Emotional acceptance, inflammation, and sickness symptoms across the first two years following breast cancer diagnosis

Rebecca G. Reed, Karen L. Weihs, David A. Sbarra, Elizabeth C. Breen, Michael R. Irwin, Emily A. Butler

Research output: Contribution to journalArticlepeer-review

22 Scopus citations


Purpose: Breast cancer diagnosis and treatment are associated with increased inflammatory activity, which can induce sickness symptoms. We examined whether emotional acceptance moderates the association between proinflammatory cytokines and self-reported sickness symptoms in women recently diagnosed with breast cancer. Methods: Women (N = 136) diagnosed with stage 0-III breast cancer within the previous 6 months provided plasma samples and completed the FACT: Physical Well-Being Scale, as well as the Acceptance of Emotion Scale every 3 months for 2 years. At each time point, we quantified interleukin (IL)-6, IL-8, IL-10, and tumor necrosis factor (TNF)-α using a high sensitivity multiplex assay. Results: Higher within-subject mean TNF-α across all time-points predicted higher mean sickness symptoms. At individual time-points, higher IL-6 and IL-8 levels were associated with higher sickness symptoms. Mean emotional acceptance across all time-points moderated the relationship between mean IL-8 and sickness symptoms, with sickness symptoms remaining persistently high in women with low emotional acceptance even when IL-8 levels were low. At individual time-points, emotional acceptance positively moderated the correlations of IL-8 and TNF-α with sickness symptoms, such that the associations between higher levels of these proinflammatory cytokines and higher sickness symptoms were attenuated when emotional acceptance was high. Conclusion: Emotional acceptance was shown for the first time to moderate the associations of cytokines with sickness symptoms in breast cancer patients over time following diagnosis and treatment. The association between emotional acceptance and sickness symptoms was significantly different from zero but relatively small in comparison to the range of sickness symptoms. Results suggest that targeting emotion regulation may help to break the cycle between inflammation and sickness symptoms in women with breast cancer.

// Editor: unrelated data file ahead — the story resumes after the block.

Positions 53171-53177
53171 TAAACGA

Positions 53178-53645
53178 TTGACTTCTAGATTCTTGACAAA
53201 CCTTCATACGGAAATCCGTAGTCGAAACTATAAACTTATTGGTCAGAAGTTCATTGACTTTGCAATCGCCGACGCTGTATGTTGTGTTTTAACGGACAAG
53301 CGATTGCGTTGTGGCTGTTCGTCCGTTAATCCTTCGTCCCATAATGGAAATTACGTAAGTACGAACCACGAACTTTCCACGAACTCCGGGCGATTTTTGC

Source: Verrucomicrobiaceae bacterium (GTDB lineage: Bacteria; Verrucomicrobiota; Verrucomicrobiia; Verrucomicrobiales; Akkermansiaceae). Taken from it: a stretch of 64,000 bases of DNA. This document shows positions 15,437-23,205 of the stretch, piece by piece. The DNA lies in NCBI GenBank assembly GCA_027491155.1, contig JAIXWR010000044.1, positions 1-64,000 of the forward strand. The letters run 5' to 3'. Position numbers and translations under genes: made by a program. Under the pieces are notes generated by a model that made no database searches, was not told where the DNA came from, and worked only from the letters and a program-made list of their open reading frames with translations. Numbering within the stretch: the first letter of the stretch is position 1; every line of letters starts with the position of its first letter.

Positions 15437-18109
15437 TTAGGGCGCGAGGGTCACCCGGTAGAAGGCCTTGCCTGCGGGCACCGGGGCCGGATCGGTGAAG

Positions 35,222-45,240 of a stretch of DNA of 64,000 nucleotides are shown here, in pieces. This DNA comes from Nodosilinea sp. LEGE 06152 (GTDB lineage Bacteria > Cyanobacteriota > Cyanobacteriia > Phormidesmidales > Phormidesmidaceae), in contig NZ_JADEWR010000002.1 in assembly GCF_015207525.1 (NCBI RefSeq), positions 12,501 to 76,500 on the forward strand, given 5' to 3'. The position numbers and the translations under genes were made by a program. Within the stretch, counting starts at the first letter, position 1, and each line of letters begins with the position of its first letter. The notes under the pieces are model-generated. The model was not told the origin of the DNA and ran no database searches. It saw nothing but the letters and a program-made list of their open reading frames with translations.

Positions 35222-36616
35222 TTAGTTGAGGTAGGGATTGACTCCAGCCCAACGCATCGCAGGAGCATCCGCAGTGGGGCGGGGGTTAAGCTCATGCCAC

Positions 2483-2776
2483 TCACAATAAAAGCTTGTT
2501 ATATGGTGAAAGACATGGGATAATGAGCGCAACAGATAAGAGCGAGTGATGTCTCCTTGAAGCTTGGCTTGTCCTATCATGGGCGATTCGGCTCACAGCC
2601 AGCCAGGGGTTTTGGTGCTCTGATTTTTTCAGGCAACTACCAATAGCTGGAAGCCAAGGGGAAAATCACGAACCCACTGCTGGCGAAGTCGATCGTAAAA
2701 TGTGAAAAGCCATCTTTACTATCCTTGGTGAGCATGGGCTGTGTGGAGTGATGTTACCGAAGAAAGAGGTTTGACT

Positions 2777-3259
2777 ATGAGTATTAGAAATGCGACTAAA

Original languageEnglish (US)
Pages (from-to)165-174
Number of pages10
JournalBrain, Behavior, and Immunity
StatePublished - Aug 1 2016


  • Breast cancer
  • Emotion regulation
  • Inflammation
  • Proinflammatory cytokines
  • Sickness symptoms

ASJC Scopus subject areas

  • Immunology
  • Endocrine and Autonomic Systems
  • Behavioral Neuroscience


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